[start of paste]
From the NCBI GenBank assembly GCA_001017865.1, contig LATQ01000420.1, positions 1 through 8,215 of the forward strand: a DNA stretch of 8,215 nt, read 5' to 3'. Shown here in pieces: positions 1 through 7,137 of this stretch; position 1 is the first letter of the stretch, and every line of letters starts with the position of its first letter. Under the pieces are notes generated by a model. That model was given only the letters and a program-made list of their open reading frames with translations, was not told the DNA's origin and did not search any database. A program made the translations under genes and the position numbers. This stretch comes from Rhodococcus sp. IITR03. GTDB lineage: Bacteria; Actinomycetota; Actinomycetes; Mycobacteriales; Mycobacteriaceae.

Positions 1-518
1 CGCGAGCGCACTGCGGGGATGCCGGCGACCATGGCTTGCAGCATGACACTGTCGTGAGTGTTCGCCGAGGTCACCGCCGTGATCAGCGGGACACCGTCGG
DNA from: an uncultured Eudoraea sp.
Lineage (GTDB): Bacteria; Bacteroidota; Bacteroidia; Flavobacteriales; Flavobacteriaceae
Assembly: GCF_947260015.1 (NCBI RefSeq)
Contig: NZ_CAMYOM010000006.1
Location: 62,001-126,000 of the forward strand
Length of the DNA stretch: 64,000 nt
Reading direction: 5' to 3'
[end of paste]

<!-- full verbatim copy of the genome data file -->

From the NCBI GenBank assembly GCA_001017865.1, contig LATQ01000420.1, positions 1 through 8,215 of the forward strand: a DNA stretch of 8,215 nt, read 5' to 3'. Shown here in pieces: positions 1 through 7,137 of this stretch; position 1 is the first letter of the stretch, and every line of letters starts with the position of its first letter. Under the pieces are notes generated by a model. That model was given only the letters and a program-made list of their open reading frames with translations, was not told the DNA's origin and did not search any database. A program made the translations under genes and the position numbers. This stretch comes from Rhodococcus sp. IITR03. GTDB lineage: Bacteria; Actinomycetota; Actinomycetes; Mycobacteriales; Mycobacteriaceae.

Positions 1-518
1 CGCGAGCGCACTGCGGGGATGCCGGCGACCATGGCTTGCAGCATGACACTGTCGTGAGTGTTCGCCGAGGTCACCGCCGTGATCAGCGGGACACCGTCGG
DNA from: an uncultured Eudoraea sp.
Lineage (GTDB): Bacteria; Bacteroidota; Bacteroidia; Flavobacteriales; Flavobacteriaceae
Assembly: GCF_947260015.1 (NCBI RefSeq)
Contig: NZ_CAMYOM010000006.1
Location: 62,001-126,000 of the forward strand
Length of the DNA stretch: 64,000 nt
Reading direction: 5' to 3'